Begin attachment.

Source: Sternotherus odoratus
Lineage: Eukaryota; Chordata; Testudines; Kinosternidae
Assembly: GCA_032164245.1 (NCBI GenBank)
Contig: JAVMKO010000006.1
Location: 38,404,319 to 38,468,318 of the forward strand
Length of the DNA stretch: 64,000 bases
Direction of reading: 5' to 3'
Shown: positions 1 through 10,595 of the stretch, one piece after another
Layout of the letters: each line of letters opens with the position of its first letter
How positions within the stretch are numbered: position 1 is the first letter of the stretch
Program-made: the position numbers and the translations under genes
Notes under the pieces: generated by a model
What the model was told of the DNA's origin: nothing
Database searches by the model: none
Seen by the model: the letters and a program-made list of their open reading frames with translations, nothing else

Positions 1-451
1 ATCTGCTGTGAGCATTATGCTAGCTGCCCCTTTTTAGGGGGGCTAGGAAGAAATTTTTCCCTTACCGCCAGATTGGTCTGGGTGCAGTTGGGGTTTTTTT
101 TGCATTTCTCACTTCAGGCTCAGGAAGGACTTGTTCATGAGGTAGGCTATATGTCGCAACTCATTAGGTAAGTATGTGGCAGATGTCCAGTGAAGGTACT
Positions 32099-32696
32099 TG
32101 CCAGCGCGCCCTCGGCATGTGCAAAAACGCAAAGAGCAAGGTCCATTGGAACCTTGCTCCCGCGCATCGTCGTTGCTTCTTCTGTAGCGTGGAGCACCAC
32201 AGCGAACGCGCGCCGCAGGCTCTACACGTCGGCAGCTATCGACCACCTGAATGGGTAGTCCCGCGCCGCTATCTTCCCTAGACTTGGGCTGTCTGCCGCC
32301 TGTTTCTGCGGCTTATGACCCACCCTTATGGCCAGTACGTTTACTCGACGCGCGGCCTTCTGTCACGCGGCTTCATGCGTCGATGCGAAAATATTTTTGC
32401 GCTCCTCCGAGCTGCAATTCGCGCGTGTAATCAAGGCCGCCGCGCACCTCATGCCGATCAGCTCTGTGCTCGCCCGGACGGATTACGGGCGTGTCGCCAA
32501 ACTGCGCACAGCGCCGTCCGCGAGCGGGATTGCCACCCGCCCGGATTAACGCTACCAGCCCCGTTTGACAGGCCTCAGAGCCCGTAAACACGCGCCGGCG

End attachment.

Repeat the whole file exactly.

Source: Sternotherus odoratus
Lineage: Eukaryota; Chordata; Testudines; Kinosternidae
Assembly: GCA_032164245.1 (NCBI GenBank)
Contig: JAVMKO010000006.1
Location: 38,404,319 to 38,468,318 of the forward strand
Length of the DNA stretch: 64,000 bases
Direction of reading: 5' to 3'
Shown: positions 1 through 10,595 of the stretch, one piece after another
Layout of the letters: each line of letters opens with the position of its first letter
How positions within the stretch are numbered: position 1 is the first letter of the stretch
Program-made: the position numbers and the translations under genes
Notes under the pieces: generated by a model
What the model was told of the DNA's origin: nothing
Database searches by the model: none
Seen by the model: the letters and a program-made list of their open reading frames with translations, nothing else

Positions 1-451
1 ATCTGCTGTGAGCATTATGCTAGCTGCCCCTTTTTAGGGGGGCTAGGAAGAAATTTTTCCCTTACCGCCAGATTGGTCTGGGTGCAGTTGGGGTTTTTTT
101 TGCATTTCTCACTTCAGGCTCAGGAAGGACTTGTTCATGAGGTAGGCTATATGTCGCAACTCATTAGGTAAGTATGTGGCAGATGTCCAGTGAAGGTACT
Positions 32099-32696
32099 TG
32101 CCAGCGCGCCCTCGGCATGTGCAAAAACGCAAAGAGCAAGGTCCATTGGAACCTTGCTCCCGCGCATCGTCGTTGCTTCTTCTGTAGCGTGGAGCACCAC
32201 AGCGAACGCGCGCCGCAGGCTCTACACGTCGGCAGCTATCGACCACCTGAATGGGTAGTCCCGCGCCGCTATCTTCCCTAGACTTGGGCTGTCTGCCGCC
32301 TGTTTCTGCGGCTTATGACCCACCCTTATGGCCAGTACGTTTACTCGACGCGCGGCCTTCTGTCACGCGGCTTCATGCGTCGATGCGAAAATATTTTTGC
32401 GCTCCTCCGAGCTGCAATTCGCGCGTGTAATCAAGGCCGCCGCGCACCTCATGCCGATCAGCTCTGTGCTCGCCCGGACGGATTACGGGCGTGTCGCCAA
32501 ACTGCGCACAGCGCCGTCCGCGAGCGGGATTGCCACCCGCCCGGATTAACGCTACCAGCCCCGTTTGACAGGCCTCAGAGCCCGTAAACACGCGCCGGCG